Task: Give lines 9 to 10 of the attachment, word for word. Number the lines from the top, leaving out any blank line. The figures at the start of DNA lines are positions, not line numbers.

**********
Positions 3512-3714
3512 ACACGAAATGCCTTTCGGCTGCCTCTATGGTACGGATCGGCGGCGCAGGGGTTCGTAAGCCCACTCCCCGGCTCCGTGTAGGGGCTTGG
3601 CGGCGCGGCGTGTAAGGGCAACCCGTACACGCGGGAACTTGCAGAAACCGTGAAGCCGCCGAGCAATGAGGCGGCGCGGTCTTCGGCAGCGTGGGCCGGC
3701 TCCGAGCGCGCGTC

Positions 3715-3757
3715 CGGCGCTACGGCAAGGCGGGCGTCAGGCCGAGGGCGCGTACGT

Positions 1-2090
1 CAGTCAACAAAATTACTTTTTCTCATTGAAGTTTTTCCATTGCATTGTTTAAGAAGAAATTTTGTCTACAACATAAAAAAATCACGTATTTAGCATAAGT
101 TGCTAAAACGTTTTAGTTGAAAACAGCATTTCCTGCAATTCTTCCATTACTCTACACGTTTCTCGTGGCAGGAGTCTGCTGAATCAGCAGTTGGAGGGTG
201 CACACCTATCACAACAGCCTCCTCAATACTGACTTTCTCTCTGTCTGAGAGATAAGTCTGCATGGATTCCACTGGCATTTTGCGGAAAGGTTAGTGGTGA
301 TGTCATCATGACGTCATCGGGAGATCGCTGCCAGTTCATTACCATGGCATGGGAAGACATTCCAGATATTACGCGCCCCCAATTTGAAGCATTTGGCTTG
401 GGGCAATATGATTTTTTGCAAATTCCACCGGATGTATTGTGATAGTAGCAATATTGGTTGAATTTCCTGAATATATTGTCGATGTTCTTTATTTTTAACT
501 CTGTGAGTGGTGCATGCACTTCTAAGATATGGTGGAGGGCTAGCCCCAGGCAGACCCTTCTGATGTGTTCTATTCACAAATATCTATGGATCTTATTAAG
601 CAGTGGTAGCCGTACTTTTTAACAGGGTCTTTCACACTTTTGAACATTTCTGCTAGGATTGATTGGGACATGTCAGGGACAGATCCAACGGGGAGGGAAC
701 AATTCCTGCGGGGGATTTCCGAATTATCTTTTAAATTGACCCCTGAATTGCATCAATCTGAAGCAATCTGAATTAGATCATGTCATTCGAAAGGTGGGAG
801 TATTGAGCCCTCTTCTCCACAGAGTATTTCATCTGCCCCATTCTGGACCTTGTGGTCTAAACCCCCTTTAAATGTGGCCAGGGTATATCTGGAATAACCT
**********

101 TGCTAAAACGTTTTAGTTGAAAACAGCATTTCCTGCAATTCTTCCATTACTCTACACGTTTCTCGTGGCAGGAGTCTGCTGAATCAGCAGTTGGAGGGTG
201 CACACCTATCACAACAGCCTCCTCAATACTGACTTTCTCTCTGTCTGAGAGATAAGTCTGCATGGATTCCACTGGCATTTTGCGGAAAGGTTAGTGGTGA